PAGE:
Tattoos and piercings have been used for thousands of years to show personal expression, beliefs, dedication, devotion, regret, and desires. Tattoo is defined by the Webster dictionary as an “indelible mark or figure fixed upon the body by insertion of pigment under the skin or by production of scars” and piercing as “a piece of jewelry (as a ring or stud) that is attached to pierced flesh”. Tattoos and piercings have been used for thousands of years dating back to the Bronze Age. According to DIG magazine, “Some of the oldest tattoo marks ever found are on Otzi, the "Iceman," the frozen mummy dating to around 3300 B.C. that was found in the Tyrolean Alps.” Otzi had 58 tattoos and it is generally believed they were for medicinal purposes. These tattoos were simple using dots and lines and places near joints possibly to provide relief associated with arthritis. The history of piercings is not as clearly documented as tattoos but date back to ancient times. Piercings were once reserved for women and cross- gender acceptance began in the early 1900s. Infections are common with both tattoos and piercings. An individuals should take extreme care when deciding where to get one on their body, which facility to perform the procedure, and post procedure practices to help reduce the risk of infections.

Tattoo and piercing facilities should be researched to find the ones that use the best practices. Are the instruments sterilized before each piercing and are new needles used for every tattoo? If a facility says no to any of these items, it may not be a reputable shop, and one should keep looking. Not using sterile equipment and having a clean environment to receive a tattoo or piercing can lead to a number of infections.

According to (Hamodat & Hutchinson, 2007), a 17 year old girl died from infection after by getting her nipple pierced by a friend. This young woman developed Staphylococcal toxic shock syndrome (TSS) after receiving this piercing. Despite receiving medical care for this infection, she died two weeks after the piercing. Despite locating a clean facility to receive a tattoo or piercing, skin infections, bacterial infections, and allergies still occur. Individuals should adhere to the prescribed methods for caring for this new body modification. Whether deciding to get a tattoo or piercing through a carefully thought-out plan or impulsive decision, one should consider the possible diseases that can be transmitted through the procedure. According to the Center for Disease Control “hepatitis C can be transmitted through contaminated devices used for tattoos, body piercing” (Davies, 2005, p. D.1).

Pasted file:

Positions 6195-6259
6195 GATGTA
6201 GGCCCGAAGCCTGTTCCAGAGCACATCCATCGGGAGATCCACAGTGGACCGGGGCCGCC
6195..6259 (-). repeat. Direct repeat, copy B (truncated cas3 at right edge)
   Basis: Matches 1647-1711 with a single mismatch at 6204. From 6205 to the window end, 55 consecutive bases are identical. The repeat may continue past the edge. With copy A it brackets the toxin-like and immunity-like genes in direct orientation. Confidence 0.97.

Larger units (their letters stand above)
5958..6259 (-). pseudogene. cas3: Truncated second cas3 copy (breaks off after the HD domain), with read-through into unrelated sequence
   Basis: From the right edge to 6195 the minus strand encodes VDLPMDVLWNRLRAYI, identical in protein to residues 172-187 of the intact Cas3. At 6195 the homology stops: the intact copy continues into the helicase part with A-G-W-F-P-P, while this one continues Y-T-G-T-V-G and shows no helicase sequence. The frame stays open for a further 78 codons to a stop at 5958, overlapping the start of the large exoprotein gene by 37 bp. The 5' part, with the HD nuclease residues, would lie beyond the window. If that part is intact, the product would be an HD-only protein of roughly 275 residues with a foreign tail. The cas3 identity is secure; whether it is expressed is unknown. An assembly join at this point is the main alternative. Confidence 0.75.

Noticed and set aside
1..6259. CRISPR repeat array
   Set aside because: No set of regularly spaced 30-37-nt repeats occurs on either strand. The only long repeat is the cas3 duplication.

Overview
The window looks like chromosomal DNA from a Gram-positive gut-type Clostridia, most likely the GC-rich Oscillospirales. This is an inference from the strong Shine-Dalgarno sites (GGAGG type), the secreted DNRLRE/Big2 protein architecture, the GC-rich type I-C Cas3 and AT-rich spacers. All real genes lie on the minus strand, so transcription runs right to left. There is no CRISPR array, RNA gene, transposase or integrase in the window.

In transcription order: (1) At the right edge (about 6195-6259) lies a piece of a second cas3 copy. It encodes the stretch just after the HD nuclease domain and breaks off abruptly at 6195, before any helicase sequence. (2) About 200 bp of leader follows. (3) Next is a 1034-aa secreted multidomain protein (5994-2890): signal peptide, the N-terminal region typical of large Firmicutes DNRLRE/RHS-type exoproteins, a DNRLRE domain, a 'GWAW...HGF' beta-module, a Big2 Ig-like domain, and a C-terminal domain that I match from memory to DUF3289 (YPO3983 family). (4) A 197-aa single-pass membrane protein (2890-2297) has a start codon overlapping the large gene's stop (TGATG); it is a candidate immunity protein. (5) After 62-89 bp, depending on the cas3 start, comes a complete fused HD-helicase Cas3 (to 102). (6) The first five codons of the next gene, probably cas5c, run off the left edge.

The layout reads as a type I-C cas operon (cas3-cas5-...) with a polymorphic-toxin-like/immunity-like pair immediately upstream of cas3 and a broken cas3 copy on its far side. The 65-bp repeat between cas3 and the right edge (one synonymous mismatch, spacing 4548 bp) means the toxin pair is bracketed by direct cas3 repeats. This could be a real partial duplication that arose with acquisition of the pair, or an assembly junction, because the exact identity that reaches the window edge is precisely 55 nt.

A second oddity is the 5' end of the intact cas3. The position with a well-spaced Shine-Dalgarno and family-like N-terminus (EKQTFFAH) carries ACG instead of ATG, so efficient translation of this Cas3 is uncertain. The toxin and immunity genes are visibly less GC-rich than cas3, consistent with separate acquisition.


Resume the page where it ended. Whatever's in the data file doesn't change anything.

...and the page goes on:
One of the most popular examples of a person contracting hepatitis C from a tattoo is Pamela Anderson. Pamela Anderson contracted hepatitis C from sharing a needle used to get a tattoo with her Tommy Lee. Additional blood-borne diseases that can be transmitted through having a tattoo or piercing include hepatitis B, HIV, and tetanus. These diseases can have life-threatening consequences up to and including death. Listed in the chart below are the definitions of each of these diseases according to the Center for Disease Control and Prevention website (2009).

• Hepatitis B is a liver disease caused by the hepatitis B virus (HBV). It ranges in severity from a mild illness, lasting a few weeks (acute), to a serious long-term (chronic) illness that can lead to liver disease or liver cancer.

• Hepatitis C is a liver disease caused by the hepatitis C virus (HCV). HCV infection sometimes results in an acute illness, but most often becomes a chronic condition that can lead to cirrhosis of the liver and liver cancer.

• HIV (human immunodeficiency virus) is the virus that causes AIDS. This virus may be passed from one person to another when infected blood, semen, or vaginal secretions come in contact with an uninfected person's broken skin or mucous membranes*. In addition, infected pregnant women can pass HIV to their baby during pregnancy or delivery, as well as through breast-feeding. People with HIV have what is called HIV infection. Some of these people will develop AIDS as a result of their HIV infection.

• Tetanus (lockjaw) is a serious disease that causes painful tightening of the muscles, usually all over the body. It can lead to "locking" of the jaw so the victim cannot open his mouth or swallow. Tetanus leads to death in about 1 in 10 cases. Beyond the risk of infection and disease, there exists a negative association with tattoos and piercings in society. Future employers tend to look negatively on individuals with visible tattoos and piercings. Companies such as retail and sales want to present a clean image to their potential and existing customers and having visible tattoos and piercings is not what they want from their employees. Companies that require business casual or professional attire from their employees do not want the distractions that come with tattoos and piercings. In the “Your Chatter” section (2005), Crain's Cleveland Business asked several senior executives whether they would hire someone with tattoos and or piercings. Their findings reveal that employers think that people with body modification are less professional, skilled, and intelligent because of partaking in this risky expression of oneself when compared to people without them, regardless of qualifications. While employed, displays of body art can also have undesired results. Job advancement and promotions can be hindered because the majority of managers find it easier to advance employees that have the traditional appearance.